Walking and working surfaces are an integral part of all fall prevention policies as surfaces such as floors, stairs and ladders are associated with fall-related accidents. In 2003, 65% of reported fall injuries in Ontario were same-level slips and falls. The number speaks volumes when such incidents are preventable, even with as something simple as good housekeeping.
Walking and working surfaces become fall hazards by several factors, could be man-made or by natural causes. Below are several examples:
– Collapse of support structures (floorboards, ladder rungs, etc.)
– Unstable underfoot surfaces (mats or ladders)
– Floor openings, holes or depressions
– Slippery floors
– Unkempt power cables, extension cords and other conduits on the floor
– Projecting parts of furniture, equipment or machines
– Poorly maintained/ damaged ladders and scaffolds
– Seasonal conditions (snow, ice, rain or mud)
The Government has industry standards on the maintenance of walking-working surfaces in the workplace. The OSHA’s general requirements for walking and working surfaces apply to all permanent places of employment, except where only domestic, mining, or agricultural work is performed. For more information, visit the Ministry of Labour’s site on The Occupational Health and Safety Act.
– All workplaces must be kept clean, orderly and sanitary.
– Workroom floors should be clean and dry as much as possible
Aisles and Passageways
– Traffic areas should be free from any obstructions
– Properly mark permanent aisles and passageways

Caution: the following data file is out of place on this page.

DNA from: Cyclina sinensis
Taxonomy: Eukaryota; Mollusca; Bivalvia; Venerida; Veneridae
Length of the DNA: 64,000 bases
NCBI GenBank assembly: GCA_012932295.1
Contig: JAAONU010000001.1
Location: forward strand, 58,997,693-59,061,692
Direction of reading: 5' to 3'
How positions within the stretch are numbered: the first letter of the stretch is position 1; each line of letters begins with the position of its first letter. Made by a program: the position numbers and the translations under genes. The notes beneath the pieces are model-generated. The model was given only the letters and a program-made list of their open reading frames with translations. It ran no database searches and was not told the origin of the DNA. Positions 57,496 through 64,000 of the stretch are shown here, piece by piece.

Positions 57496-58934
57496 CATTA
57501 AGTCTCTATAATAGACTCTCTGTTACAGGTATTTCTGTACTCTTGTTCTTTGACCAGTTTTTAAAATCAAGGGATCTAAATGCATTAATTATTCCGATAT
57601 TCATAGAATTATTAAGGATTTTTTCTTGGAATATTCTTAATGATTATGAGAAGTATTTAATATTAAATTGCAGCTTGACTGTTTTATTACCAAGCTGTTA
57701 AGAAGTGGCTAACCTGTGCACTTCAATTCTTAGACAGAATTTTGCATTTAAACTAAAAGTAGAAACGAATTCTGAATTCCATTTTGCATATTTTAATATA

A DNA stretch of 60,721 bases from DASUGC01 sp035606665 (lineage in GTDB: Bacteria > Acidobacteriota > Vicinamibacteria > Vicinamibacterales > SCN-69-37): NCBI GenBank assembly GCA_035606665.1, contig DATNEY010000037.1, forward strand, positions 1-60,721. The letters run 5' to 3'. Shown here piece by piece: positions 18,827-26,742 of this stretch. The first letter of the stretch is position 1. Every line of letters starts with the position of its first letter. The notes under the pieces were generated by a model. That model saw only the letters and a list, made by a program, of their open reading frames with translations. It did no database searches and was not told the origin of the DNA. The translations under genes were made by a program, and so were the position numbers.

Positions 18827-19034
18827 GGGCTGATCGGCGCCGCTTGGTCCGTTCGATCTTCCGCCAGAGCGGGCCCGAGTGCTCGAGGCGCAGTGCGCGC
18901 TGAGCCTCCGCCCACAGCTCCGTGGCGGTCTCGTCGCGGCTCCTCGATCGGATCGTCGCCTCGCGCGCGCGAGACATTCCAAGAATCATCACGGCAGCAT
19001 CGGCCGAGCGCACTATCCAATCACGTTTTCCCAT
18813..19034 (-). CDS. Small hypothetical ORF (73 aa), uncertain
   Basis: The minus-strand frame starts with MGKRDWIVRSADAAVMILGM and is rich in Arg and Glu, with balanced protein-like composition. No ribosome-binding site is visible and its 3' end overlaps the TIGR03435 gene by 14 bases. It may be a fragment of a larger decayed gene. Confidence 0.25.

– These areas must be well-lit and sufficiently sized to accommodate mechanical equipment
Covers and Guardrails
– Install covers and/ or guardrails to protect personnel from hazards such as open pits, tanks, ditches, etc.
Floor Loading Protection
– The load rating limit must not be exceeded
– Properly mark ratings and make visible for everyone to see
Placing strategic controls in the workplace will reduce or even eliminate the incidence of slips and falls. Here are several tried and tested measures to use in making walking-working surfaces safe:
– Utilize non-slip materials especially around machinery where spills may occur such as on storage rooms, ramps, lunch rooms and aisles.
– Install drip pans where necessary
– Repair or replace worn or damaged ladder rungs or stair treads
– Properly mark steps, ramps and other elevated areas
– Require employees to wear appropriate footwear and safety gear
– For loading docks:
Mark edges with yellow warning lines
Keep stairs, ramps (especially wheelchair ramps) and walkways clear
Maintain parking lots
– Make sure that there are no turned up or worn patches in carpets
– Tape down cords and cables or keep them out of the way
– Instruct employees to keep drawers closed
– Apply non-slip coatings to surfaces with little friction such as washrooms